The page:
Alasdair Cross has been interested in planes since he was a young boy.

Growing up in the Orkney Islands, he was a regular visitor to Britain’s smallest air show there, which one year he remembers featuring a powder pink Spitfire.

Growing up, he was always interested in the ‘boy’s own side of things’ – the aforementioned Spitfire, the Battle of Britain, the requisite war films.

Now a successful BBC radio and TV producer, Alasdair got the opportunity to explore this lifelong passion on the ten-part BBC podcast Spitfire: The People’s Plane. From that, he has gone on to write his fascinating first book, The Spitfire Kids, which is out this week, and charts the remarkable stories of those who helped build, support and fly this iconic World War Two fighter plane.

When I caught up with Alasdair last week, he explained that while he’d always loved the plane, it was the people who helped put the plane together that had really caught his imagination when making the BBC podcast.

The original spitfire production facility had been the Supermarine factory, located in Southampton.

Alasdair described how in the years leading up to the war, Southampton and the south coast was something of a high-tech hub, a ‘Silicon Valley of the 1930s’, with the Thornycroft shipyard building corvettes and destroyers, and the Pirelli factory making machined parts for planes, boats and munitions.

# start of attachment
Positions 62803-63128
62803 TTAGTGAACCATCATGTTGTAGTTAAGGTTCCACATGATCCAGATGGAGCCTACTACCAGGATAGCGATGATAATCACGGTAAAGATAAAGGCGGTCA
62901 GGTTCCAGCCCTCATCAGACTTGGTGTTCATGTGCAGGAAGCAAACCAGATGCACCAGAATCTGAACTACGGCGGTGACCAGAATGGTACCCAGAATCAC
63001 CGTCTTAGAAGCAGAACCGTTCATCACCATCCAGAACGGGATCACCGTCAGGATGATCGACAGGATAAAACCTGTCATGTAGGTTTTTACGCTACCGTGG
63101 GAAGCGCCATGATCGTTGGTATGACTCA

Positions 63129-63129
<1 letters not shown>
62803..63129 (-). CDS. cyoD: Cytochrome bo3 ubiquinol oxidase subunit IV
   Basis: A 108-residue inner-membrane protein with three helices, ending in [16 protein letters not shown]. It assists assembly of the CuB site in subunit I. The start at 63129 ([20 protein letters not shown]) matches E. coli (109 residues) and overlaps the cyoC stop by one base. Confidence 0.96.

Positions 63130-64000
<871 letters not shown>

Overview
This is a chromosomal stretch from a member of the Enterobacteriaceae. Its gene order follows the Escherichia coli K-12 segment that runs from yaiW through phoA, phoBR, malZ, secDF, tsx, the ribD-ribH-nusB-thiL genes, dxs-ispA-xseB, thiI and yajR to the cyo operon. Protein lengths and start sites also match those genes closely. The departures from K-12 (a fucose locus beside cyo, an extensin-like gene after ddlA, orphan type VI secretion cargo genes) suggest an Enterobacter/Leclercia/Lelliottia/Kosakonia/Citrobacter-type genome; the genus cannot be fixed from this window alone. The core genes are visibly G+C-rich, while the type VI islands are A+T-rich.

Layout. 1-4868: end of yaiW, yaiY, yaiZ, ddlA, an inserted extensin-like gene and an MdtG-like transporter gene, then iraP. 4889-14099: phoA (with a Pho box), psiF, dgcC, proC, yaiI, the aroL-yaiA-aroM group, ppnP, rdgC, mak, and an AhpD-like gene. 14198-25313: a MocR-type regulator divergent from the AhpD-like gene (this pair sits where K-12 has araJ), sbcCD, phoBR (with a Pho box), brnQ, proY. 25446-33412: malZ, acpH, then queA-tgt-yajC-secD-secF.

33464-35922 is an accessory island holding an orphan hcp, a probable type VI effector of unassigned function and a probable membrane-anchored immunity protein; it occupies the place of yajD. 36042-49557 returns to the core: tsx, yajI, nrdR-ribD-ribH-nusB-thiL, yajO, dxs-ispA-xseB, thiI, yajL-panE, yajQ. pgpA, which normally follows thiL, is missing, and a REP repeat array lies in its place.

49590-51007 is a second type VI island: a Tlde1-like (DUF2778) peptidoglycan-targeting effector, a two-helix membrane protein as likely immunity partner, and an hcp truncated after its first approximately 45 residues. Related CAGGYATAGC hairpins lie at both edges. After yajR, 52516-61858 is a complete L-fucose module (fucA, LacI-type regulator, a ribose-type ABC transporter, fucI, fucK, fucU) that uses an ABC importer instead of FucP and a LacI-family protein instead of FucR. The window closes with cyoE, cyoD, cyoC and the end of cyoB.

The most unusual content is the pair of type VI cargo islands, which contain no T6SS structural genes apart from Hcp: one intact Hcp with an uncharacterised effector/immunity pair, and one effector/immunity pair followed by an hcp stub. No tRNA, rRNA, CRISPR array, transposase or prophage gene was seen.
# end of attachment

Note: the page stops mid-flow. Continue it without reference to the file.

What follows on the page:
While it made economic sense for these facilities to be so close to each other, its South coast location was particularly vulnerable.

For the Luftwaffe, the Isle of Wight made it easy to find: and unlike the north or the midlands, Southampton was comfortably in range for their Messerschmitt 109s.

It was only a matter of time before the city and its factories were hit: on 26 September 1940, over 100 German aircraft dropped 70 tonnes of bombs, flattening the Supermarine facility and halting production.

The Minister for Aircraft Production was newspaper baron Lord Beaverbrook: visiting the factory ruins the next day, the decision was made to disperse production.

Production of the Spitfire parts was instead hidden across the region – in Salisbury, Trowbridge, Newbury and Reading.

Much of the workforce was young – hence the title of the book – and many female.

There was a legacy for the individuals involved, many taking up careers they might never have imagined.

And that was true for the region more widely, too, as high-tech workers moved into rural communities.

Hursley Park, where design departments were relocated, first offered living conditions ‘that resembled one of the grimmer novels of Thomas Hardy’: when Supermarine left in the 1950s, it was taken over by IBM and still remains an R&D hub today.

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